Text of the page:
Edson Arantes do Nascimento, known as Pelé died in hospital in São Paulo, Brazil, on December 29, 2022, aged 82. He had been suffering with colon cancer.
In commemoration of the man and the legend, we share the extract (below) from Philip Micallef's book Quote, Unquote - My Top 100 Football Stories from an interview Philip conducted with Pelé on 7 March 2006.
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So was Pelé the world’s greatest footballer of all time or wasn’t he?
The popular Brazilian is widely regarded as the game’s finest and most accomplished player. Yet many contend that Argentine heroes Alfredo di Stefano and Diego Maradona are entitled to the same accolade.
Pelé covered himself in glory during a magnificent career that earned him three World Cups in 1958, 1962 and 1970 and gave him everlasting fame and fortune.
Di Stefano never played in a World Cup but led the legendary Real Madrid side that won five straight European Cups from 1956, scoring in every final.
Maradona inspired Argentina to the 1986 World Cup and helped Napoli win two Italian championships. When Pelé, 65, lobbed into town last week on promotional work for MasterCard, the question had to be put to him, albeit in a roundabout way.
“It’s not polite to make comparisons,” he replied when asked who was his second best player of all time.
“Especially since everybody seems to remember the top strikers and not the top defenders.
“I’ll tell you one thing, though. Those Argentines were always challenging me.
“In the 50s and 60s they claimed that Di Stefano was better than me.
“Then when he quit they compared me with Omar Sivori (who played with John Charles for Juventus in the '60s) and in the '80s they brought up Maradona.
“What Argentina should do first is make up its mind as to who was its best player … then we can have a debate (chuckles).
“I mean no offence … I have lots of friends in Argentina.”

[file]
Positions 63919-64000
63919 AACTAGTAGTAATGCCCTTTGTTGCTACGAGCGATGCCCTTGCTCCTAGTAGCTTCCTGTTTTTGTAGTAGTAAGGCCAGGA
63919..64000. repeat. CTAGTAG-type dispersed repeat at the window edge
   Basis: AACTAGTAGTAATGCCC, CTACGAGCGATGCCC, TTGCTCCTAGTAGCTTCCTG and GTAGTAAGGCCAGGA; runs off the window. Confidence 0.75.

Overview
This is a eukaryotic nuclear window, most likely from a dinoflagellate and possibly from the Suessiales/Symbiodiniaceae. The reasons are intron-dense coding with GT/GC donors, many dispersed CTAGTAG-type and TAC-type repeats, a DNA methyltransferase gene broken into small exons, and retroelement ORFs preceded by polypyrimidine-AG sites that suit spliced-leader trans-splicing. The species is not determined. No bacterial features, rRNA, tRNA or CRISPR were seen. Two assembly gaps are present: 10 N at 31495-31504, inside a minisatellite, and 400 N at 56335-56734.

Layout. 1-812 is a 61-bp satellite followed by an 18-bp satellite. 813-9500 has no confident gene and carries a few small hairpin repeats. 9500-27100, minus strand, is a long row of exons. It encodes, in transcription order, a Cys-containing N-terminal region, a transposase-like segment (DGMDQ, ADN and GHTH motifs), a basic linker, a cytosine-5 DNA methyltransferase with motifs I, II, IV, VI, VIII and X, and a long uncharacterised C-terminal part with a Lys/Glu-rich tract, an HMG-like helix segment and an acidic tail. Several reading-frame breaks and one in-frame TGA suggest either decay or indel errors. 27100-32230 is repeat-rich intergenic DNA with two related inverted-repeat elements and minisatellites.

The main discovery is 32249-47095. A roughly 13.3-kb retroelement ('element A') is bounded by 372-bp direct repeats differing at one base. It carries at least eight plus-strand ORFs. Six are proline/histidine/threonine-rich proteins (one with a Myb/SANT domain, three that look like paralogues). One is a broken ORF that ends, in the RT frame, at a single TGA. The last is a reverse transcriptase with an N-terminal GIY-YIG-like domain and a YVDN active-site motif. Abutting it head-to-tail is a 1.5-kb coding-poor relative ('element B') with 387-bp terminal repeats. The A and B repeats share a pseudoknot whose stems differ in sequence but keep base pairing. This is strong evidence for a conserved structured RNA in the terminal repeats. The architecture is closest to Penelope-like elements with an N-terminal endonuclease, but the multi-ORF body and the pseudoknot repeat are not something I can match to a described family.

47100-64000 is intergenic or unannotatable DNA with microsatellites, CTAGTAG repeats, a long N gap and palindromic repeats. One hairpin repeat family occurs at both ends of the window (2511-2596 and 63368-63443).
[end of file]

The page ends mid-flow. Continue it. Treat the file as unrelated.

Having sorted that one out, the ‘Black Pearl’ was asked if he would have had any problems fitting into the Brazil side that is strongly favoured to win the World Cup in July.
“Today’s footballers have it easy,” he said with a blend of protest and mischief.
“They have much better facilities and conditions. And what about the protection they get from referees?
“You can’t go anywhere near an opponent today because you get a yellow or red card.”
Pelé is believed to have scored more than 1,200 goals in his stellar career that spanned three decades.
Yet when asked which one gave him most pleasure, for once he was lost for words. After a while he said: “Perhaps it was the solo goal I scored against Sweden in the 1958 World Cup final as a 17-year-old because it made my career.”
Pelé spent an entire afternoon giving interviews and when my time with the great man was up, he said “ciao amigo” before he was whisked away to yet another engagement.
Pelé looks drawn and tired these days, yet he handles the media hounds who have been wanting a piece of him for decades with the same enthusiasm he has shown ever since he became a celebrity in the late 1950s.
He still exudes genuine warmth and friendliness and has a beaming smile for everyone.
Pelé may or may not have been the greatest of all time - that's a matter of opinion - but as a human being he will always be a champion.
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Photo: 1958 World Cup Final, Brazil vs Sweden. (Suddeutsche Zeitung via Alamy)
Quote, Unquote is available from us, good bookstores and online in paperback and as an e-book.